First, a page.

Public-use data. On the public-use Public Library Data File, selected expenditures data (i.e., Salaries, Benefits, Total Staff Expenditures, and Other Operating Expenditures) for public libraries have been removed (i.e., the field is blank) when total full-time equivalent (FTE) staff is less than or equal to 2.00, to protect the confidentiality of respondents. These data may also be suppressed for other libraries to ensure that all states that have suppressed data have a minimum of 3 suppressed records. The library's Total Operating Expenditures are not affected by the suppression of these data. No data are suppressed on the public-use State Summary/State Characteristics Data File or the Public Library Outlet Data File.

Restricted-use data. No data are suppressed on the restricted-use Public Library Data File. The inclusion of all expenditures data irrespective of the number of employees enables the identification of individual salary data at some libraries.


Data Notes

Calculated fields in the web tools

Several fields used by the web tools are calculated from other fields in the data files. These calculated fields are not included in the data files downloaded directly from the IMLS website. Calculated fields include per-capita and per-1,000-enrolled values, percent-of-total values, etc.

Click below for:


Population fields - Differences between "Population of Legal Service Area" and "Unduplicated Population" for Public Libraries

From the PLS documentation titled "Data File, Public-Use: Public Libraries Survey: Fiscal Year 2001" PDF File (1,036 KB):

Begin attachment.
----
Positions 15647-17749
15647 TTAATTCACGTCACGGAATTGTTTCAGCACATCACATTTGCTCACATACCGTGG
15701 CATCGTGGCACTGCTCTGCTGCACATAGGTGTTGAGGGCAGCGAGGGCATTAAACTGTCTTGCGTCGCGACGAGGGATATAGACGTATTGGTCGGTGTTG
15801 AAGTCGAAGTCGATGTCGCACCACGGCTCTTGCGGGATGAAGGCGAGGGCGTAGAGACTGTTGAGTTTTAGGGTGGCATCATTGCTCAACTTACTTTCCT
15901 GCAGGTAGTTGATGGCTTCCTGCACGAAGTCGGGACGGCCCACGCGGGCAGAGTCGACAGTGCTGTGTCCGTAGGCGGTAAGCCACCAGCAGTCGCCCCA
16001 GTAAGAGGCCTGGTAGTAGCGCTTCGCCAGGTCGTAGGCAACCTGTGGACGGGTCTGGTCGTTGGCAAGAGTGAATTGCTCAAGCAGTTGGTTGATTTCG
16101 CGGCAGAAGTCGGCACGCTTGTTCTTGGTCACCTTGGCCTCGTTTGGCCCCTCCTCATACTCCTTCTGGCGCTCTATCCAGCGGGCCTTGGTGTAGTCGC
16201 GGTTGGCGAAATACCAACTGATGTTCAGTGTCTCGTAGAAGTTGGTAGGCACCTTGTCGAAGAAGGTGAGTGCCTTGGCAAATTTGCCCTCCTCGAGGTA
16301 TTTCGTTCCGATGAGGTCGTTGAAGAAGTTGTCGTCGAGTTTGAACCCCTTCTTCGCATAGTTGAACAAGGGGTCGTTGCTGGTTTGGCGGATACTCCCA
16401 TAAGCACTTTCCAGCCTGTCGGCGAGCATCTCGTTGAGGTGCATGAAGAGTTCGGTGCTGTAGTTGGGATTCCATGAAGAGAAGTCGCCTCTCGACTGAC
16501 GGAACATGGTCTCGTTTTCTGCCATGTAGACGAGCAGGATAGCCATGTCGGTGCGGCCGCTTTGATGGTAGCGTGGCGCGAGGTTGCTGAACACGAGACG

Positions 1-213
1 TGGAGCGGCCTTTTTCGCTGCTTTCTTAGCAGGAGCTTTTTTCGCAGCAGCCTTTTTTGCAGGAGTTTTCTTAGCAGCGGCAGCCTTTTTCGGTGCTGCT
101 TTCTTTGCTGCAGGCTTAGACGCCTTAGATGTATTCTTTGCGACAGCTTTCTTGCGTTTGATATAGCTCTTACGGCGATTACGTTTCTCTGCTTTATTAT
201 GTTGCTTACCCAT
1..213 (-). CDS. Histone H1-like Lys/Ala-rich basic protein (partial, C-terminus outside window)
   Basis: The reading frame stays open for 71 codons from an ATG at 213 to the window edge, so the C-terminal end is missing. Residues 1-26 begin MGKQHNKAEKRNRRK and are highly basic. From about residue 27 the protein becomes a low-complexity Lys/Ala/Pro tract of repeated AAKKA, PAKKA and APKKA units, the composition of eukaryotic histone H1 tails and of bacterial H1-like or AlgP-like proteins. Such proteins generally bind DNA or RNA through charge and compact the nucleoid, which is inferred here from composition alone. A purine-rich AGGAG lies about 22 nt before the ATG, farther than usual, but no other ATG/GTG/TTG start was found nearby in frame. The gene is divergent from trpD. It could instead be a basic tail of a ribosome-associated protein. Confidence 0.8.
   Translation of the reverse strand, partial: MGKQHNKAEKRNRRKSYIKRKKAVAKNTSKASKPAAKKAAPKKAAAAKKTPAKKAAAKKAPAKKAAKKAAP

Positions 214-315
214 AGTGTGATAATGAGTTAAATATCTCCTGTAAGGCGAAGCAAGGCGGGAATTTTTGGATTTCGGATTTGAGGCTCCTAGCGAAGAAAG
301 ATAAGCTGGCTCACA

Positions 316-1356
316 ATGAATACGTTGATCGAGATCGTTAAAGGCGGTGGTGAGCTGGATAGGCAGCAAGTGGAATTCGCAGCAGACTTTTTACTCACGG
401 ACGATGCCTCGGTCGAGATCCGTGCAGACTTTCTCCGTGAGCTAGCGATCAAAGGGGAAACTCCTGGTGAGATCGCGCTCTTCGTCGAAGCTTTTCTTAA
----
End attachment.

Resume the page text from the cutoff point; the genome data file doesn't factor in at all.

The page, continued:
Survey Population Items

The PLS has three population items: (1) Population of Legal Service Area (reported for each public library by the state library agency), (2) Total Unduplicated Population of Legal Service Areas (a single figure, reported by the state library agency), and (3) Official State Total Population Estimate (reported by the state library agency). The total Population of Legal Service Area for all public libraries in a state may exceed the state's Total Unduplicated Population of Legal Service Areas or the Official State Total Population Estimate. This occurs when the state has one or more geographically adjacent libraries (for example, a county library and a city library within the county) that serve, and therefore count, the same population. Twenty-six states had such overlapping service areas in FY 2001.

In order to do meaningful analysis using Population of Legal Service Area data (for example, the number of books/serial volumes per capita), the data were adjusted to eliminate duplicative reporting in states with overlapping service areas. The Public Library Data File has a derived unduplicated population of legal service area for each library for this purpose, called POPU_UND. This value was prorated for each library by calculating the ratio of a library's Population of Legal Service Area to the total Population of Legal Service Area for all libraries in the state, and applying the ratio to the state's Total Unduplicated Population of Legal Service Areas. (The latter item is a single, state-reported figure. It is on the State Summary/State Characteristics Data File and is also called POPU_UND.)



Imputation is a statistical means for providing a valid value for missing data. Note that data files, both public- and restricted-use, have had imputation applied, but the data used by the Library Statistics Program web tools have not.

Imputation in the Public Libraries Survey

From the PLS documentation titled "Data File, Public-Use: Public Libraries Survey: Fiscal Year 2001" PDF File (1,036 KB):

All libraries, including nonresponding libraries, were sorted into imputation cells based on the region and size of population served. Item imputation was performed on each record with nonresponse variables. The data are identified as either imputed (estimated) or reported (actual) on the survey data file, through the use of imputation codes.

Imputation in State Library Agencies Survey